ROCHESTER BEACON: And also this obsession with stability that you see with Mohadessi and leaders like him, it’s almost like, “we can have utopia after we build security.” To some extent it’s fair because these countries are subject to frequent regime change, but it’s interesting how that utopian intention gets perverted over time.
MANGLA: I think that’s a huge thing about it, the perversion of that intention, if you think about society’s ultimate goal as finding utopia. Whether we recognize it or not, I think we all kind of have this hope that we move and march slowly towards progress, towards a closer vision of something that feels utopian, better, progressive. Whether we are to the right, to the left, no matter where we are politically some vague vision of utopia is what lies before us. A huge thing is how easily that becomes perverted as things like propaganda, prejudices, and other things end up sending us off course.
ROCHESTER BEACON: I think the book is also unconventional in how it tells a story of uprising. Minus the prison scenes, it’s kind of tranquil in reveling in lavish hotels and estates. I think the natural impulse as a writer might be to build drama by embedding this in revolutionary violence. I’m interested in why you chose to tell it from this angle instead.
MANGLA: It’s a curious thing. I think I’ve read books and experienced art and content that often tells the story of movement and uprisings from the ground, from the grassroots, and that’s been my lived experience too participating in movement culture and protest. I think I was curious of what it looks like from a distance, what it looks like if you’re one step removed from it, with him witnessing scenes on TV or talking to participants but not actually participating himself. And also having Vasant earlier in the story thinking about himself as somebody that is doing good and important work in the world through making films that are shining a light on various social justice causes or cruelties in society, and then being confronted with the fact that maybe he’s not really part of the struggle and is just a bystander who, in many ways, is maybe complicit in exploiting these for his own benefit and not actually helping or moving things forward. So it was a perspective that I probably have not seen quite as much, and I was really interested in just exploring it and being able to look at these as a kind of bystander, someone who is sympathetic but a step removed. You don’t see the kind of ferocity that is often happening on the ground. The Arab Spring was definitely an influence for the kind of democracy uprisings that form the backdrop of the novel, but we only get a very small peephole into what’s going on.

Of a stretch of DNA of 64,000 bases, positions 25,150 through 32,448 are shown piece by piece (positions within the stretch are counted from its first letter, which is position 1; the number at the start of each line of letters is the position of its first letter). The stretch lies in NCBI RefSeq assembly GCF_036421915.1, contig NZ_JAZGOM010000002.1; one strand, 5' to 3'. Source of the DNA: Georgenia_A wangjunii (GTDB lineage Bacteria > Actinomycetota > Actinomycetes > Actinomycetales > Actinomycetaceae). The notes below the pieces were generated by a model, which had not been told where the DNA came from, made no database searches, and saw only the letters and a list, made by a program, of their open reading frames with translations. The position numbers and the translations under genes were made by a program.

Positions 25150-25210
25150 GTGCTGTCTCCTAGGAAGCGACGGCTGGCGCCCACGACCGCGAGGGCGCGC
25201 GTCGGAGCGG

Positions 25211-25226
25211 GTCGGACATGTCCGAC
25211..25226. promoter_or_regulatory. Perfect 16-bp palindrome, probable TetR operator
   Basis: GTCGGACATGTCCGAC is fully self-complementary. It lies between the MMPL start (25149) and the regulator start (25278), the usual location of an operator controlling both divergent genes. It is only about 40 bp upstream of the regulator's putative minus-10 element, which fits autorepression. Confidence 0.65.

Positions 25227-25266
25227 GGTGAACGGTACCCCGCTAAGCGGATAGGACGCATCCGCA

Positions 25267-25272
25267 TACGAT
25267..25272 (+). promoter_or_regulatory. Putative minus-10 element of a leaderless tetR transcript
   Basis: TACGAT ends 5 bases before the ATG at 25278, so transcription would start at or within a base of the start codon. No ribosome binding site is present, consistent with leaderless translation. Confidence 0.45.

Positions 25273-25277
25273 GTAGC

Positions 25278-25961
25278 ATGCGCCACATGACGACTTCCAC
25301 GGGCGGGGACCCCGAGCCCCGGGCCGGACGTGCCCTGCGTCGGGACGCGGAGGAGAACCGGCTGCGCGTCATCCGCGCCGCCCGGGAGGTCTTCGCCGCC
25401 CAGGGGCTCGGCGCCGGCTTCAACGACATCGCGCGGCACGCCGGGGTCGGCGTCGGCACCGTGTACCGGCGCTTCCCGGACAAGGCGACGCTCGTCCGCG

ROCHESTER BEACON: It’s also deeply embedded in extravagance.
MANGLA: There were a handful of influences for this. I often bring up the kidnapping of Shin Sang-ok and Choi Eun-hee, who were two members of South Korean film royalty in the ‘70s. One was a director, one was an actress, and they were kidnapped by Kim Jong-il, who was then the minister of propaganda. They were forced to make films for the North Korean government. That was really the kernel of this idea, and my own fascination with propaganda and power made me want to take that and figure out a way to spin it or reimagine it in a different kind of light. The extravagance is a theme that I think you see with a lot of these dictatorial forces, even ones who come up through humble means. There’s a synthesis between that power and that extravagance. I think about (former Romanian leader Nicolae) Ceaușescu, the Shah in Iran (Mohammad Reza Pahlavi) before he was toppled, and even Kim Jong-il. Just a great deal of extravagance that has a deep tension with the way that they publicly promote themselves and the image of themselves that they project to the world. A lot of these countries claim to be communist, but it’s actually closer to state capitalism—a stripping of resources from poor and working people and concentrating it within a few powerful members of government. So yeah that’s something I definitely wanted to discuss, intersections between that kind of extravagance and power, and how at a certain point it feels like you stop seeing the extravagance as it becomes a way of life.